Professional wrestling’s explosive growth in the 1980s can be largely attributed to the merchandising efforts which helped the industry to break free from the stereotype of dwelling solely in smoke-filled arenas to become a visible component of popular culture in North America. The development of t-shirts, posters, promotional novelties, and other merchandise helped to illustrate just how far reaching the appeal of professional wrestling had become.
By venturing into the action figure market, the WWE helped to cultivate new, younger fans, while inspiring their imaginations to play out some of the showdowns they saw on TV right in their own living rooms. In the decades since, hundreds of wrestlers have been immortalized with an action figure in their likeness. But when short-lived characters such as Outback Jack and Ted Arcidi were able to find their way to toy store shelves, it shines a spotlight on some of the greatest omissions of wrestlers who perhaps deserved to be included in this element of the WWE’s marketing strategy. The following is a list of the top 20 wrestlers who have never been showcased as a WWE action figure – but the fans know what they want, and as part of this list, we’ve included some imagery of some fan-created figures that fill the gap.
20. “Iron” Mike Sharpe
If S.D. Jones, a man best known for his record-setting loss in nine seconds at WrestleMania I to King Kong Bundy deserves his own action figure, then the case can be made for “Iron” Mike Sharpe. Sharpe, a second generation wrestler that saw success in a number of territories before arriving in the WWE maintained a strong level of visibility, though never finding himself in the main events on the card. Declaring himself “Canada’s Greatest Athlete”, Sharpe’s antics and ring mannerisms are still remembered by fans and colleagues to this day, and it’s unfortunate that Iron Mike hasn’t been included in some of the recent lines of toys that celebrate the stars of wrestling’s past. That said, if you really want a Mike Sharpe figure to compliment your collection, you don’t have to search far to find a custom figure dealer that has created one, or can make one for you.
19. The Moondogs
Outside of professional wrestling, have you ever heard the term “Moondog” before? The zany pairing of Sailor White and Randy Culley under Vince McMahon’s banner as Moondog King and Moondog Rex created an immediate splash accompanied by manager Lou Albano, winning the tag team championships. However, when King was replaced by Larry Booker – aka Moondog Spot, that was a pairing that is best remembered by audiences. While their initial billing atop the card was short-lived, they were regulars on the roster for a few years before inspiring generations of Moondogs on the independent scene, clad in tattered jeans with rope belts. While the Moondogs were excluded from the WWE’s foray into action figures through LJN, in recent years, modified (unauthorized) versions of the George Steele figure have turned up, modified to serve tribute to one of the 1980s’ most notorious tag teams.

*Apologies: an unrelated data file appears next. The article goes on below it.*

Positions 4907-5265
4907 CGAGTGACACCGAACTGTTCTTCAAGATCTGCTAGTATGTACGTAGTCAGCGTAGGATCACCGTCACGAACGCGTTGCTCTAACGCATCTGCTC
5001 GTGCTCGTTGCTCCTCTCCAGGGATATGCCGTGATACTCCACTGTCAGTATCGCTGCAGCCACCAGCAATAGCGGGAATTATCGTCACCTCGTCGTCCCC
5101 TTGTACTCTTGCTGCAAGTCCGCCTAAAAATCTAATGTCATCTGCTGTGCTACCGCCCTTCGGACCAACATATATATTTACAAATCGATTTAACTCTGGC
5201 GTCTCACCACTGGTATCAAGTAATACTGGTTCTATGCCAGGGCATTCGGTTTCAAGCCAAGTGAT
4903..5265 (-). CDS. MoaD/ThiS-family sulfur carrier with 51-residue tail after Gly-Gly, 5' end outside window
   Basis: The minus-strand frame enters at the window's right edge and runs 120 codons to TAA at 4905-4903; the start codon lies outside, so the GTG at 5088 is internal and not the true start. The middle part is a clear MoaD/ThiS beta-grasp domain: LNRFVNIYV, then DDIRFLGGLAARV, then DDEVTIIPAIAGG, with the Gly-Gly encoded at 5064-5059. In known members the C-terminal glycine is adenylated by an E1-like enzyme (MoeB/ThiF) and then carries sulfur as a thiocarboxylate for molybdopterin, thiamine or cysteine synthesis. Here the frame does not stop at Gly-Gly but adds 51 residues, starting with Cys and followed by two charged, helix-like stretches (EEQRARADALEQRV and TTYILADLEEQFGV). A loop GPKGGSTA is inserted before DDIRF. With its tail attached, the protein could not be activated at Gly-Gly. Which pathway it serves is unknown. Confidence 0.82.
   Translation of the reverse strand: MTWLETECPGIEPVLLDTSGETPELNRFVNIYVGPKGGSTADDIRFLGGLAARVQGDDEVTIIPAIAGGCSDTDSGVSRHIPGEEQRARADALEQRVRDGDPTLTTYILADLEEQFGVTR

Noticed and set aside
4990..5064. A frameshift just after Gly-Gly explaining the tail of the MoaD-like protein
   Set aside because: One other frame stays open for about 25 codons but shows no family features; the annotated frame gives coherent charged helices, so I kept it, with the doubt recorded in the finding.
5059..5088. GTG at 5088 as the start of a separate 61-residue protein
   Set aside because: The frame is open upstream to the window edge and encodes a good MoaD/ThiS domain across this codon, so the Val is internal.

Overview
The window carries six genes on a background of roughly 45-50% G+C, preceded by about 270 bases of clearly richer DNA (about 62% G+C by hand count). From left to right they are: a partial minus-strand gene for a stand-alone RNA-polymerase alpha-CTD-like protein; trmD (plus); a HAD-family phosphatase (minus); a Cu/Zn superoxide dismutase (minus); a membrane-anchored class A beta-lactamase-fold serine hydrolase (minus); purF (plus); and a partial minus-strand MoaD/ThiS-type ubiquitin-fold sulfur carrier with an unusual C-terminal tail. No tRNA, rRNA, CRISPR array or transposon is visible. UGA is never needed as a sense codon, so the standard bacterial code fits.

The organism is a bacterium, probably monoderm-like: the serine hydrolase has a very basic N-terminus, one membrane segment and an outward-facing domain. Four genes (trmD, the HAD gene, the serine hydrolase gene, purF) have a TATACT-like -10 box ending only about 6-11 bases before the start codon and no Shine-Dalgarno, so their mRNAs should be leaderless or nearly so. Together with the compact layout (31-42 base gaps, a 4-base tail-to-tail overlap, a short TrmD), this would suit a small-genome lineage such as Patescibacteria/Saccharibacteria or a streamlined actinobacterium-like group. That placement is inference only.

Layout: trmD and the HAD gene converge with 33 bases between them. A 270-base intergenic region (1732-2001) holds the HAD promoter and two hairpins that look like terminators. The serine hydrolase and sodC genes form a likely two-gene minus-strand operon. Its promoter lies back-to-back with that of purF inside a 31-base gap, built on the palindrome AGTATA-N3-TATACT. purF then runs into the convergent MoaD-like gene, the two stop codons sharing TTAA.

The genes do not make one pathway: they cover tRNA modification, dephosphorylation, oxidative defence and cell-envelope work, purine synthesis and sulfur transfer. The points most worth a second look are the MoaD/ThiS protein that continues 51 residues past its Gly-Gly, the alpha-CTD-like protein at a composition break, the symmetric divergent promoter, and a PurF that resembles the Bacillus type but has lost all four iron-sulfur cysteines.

18. Blue Meanie
A common discussion among fans of Extreme Championship Wrestling and pro wrestling’s Attitude Era is that one of the most colorful characters (quite literally) of that period in professional wrestling seems to have slipped through the cracks in the area of merchandising. A member of ECW’s “Blue World Order”, intending to be a parody of WCW’s top faction the New World Order, the Blue Meanie was regularly featured in cheesy vignettes, lampooning Scott Hall. He maintained his name and image upon entry to the WWE, where his antics were reminiscent of a Batman villain from the Adam West TV series.
However, despite his visibility and comedic memorability, the Blue Meanie was never packaged for the toy stores. Some fans believe that during a period when the WWE and Jakks Pacific were marketing trios such as the Freebirds and all three members of Demolition that a set featuring the ECW cast of the Blue World Order would have become a cult favorite.